Appellant and respondent had known each other for many years, but appellant had been inside respondent's house on only a few occasions. Each had social obligations to fulfill and it was agreed between them that as co-hostesses they would give a luncheon party at respondent's house to which they would invite their respective friends. Respondent admits that according to her understanding they were to divide the cost. Respondent is crippled and has difficulty in walking. It was a part of appellant's obligation as co-hostess to assist in respondent's kitchen in preparing the refreshments. In the kitchen there are three doorways, two of which are side by side, perhaps a foot and a half or two feet apart, and similar in appearance, although one is somewhat smaller than the other. The larger of the two side by side doors opens outward from the kitchen into a hallway which leads to the front door. The smaller door which is to the left of the larger door as one faces them from the kitchen also opens outward but onto a steep basement stairway with no landing at the top, but which drops abruptly from the threshold of the door to the first step of the stairway. On this door there is, in addition to the customary knob and spring catch, a common type of sliding bolt which at the time that appellant opened the door and fell down the stairway was not engaged so as to lock the door. The evidence shows that shortly before appellant's fall respondent drew this bolt, opened the door and cast some laundry through it either onto the stairway or down into the basement, leaving the bolt unengaged when the door was closed.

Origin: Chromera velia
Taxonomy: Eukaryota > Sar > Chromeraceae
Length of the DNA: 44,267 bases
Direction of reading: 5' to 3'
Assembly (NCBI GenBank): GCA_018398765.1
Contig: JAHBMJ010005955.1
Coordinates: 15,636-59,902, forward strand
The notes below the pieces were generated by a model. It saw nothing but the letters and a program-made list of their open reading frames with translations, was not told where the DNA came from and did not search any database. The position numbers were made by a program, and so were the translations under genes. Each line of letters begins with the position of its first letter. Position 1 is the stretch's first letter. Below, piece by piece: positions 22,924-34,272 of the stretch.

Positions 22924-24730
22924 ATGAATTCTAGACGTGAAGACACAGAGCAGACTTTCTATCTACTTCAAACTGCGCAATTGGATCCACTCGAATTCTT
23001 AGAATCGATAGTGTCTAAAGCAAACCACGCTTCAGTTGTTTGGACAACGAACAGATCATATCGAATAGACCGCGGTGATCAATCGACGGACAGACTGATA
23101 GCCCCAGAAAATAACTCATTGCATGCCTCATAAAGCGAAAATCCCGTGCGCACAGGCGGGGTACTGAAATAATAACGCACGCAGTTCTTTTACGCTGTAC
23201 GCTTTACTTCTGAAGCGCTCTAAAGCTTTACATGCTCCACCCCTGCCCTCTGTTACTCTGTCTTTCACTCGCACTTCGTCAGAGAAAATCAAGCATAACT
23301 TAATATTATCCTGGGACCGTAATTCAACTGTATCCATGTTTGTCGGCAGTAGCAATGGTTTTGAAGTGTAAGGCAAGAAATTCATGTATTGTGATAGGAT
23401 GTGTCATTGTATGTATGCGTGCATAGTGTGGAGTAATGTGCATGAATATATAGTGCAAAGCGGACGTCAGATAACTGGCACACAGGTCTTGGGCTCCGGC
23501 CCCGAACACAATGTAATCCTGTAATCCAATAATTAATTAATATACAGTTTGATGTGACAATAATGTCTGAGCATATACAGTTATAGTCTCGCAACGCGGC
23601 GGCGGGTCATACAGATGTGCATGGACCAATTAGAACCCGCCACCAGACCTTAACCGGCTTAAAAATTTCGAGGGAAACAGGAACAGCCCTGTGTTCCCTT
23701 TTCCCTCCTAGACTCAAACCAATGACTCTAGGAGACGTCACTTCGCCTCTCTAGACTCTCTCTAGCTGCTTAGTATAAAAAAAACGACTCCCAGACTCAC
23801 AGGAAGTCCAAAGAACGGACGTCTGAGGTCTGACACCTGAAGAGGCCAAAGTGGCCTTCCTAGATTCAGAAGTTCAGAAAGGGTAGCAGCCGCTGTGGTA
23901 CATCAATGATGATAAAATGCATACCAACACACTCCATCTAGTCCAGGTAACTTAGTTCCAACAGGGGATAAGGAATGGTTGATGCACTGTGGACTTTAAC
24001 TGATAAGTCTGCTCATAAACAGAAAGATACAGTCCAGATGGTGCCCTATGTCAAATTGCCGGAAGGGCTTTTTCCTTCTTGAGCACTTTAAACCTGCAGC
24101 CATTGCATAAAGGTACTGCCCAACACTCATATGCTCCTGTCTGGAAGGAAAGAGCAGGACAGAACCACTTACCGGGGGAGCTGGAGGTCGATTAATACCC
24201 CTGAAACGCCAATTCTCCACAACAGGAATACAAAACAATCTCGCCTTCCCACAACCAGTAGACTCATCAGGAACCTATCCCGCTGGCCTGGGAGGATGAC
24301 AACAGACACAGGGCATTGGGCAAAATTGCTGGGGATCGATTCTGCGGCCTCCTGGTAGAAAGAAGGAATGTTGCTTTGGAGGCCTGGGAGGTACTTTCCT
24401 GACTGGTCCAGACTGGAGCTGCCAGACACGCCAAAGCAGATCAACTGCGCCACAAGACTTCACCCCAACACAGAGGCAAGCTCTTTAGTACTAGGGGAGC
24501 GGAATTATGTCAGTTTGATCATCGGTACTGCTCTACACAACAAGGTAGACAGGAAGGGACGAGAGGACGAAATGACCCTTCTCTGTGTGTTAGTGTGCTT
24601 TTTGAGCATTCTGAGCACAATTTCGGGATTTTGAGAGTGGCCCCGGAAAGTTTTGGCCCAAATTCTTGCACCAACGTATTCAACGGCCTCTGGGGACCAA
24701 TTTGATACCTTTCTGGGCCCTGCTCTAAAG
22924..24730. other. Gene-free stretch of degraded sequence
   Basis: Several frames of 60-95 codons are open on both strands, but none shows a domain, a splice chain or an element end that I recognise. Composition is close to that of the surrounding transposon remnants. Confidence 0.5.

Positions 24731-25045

At the time of the accident not all of the guests had arrived. While appellant was working in the kitchen there was an alarm at the front door which appellant sought to answer, but by mistake, instead of opening the kitchen door into the hallway leading to the front door, she opened the door leading to the stairway and basement, stepped through it and fell down the stairway, thus sustaining her injuries.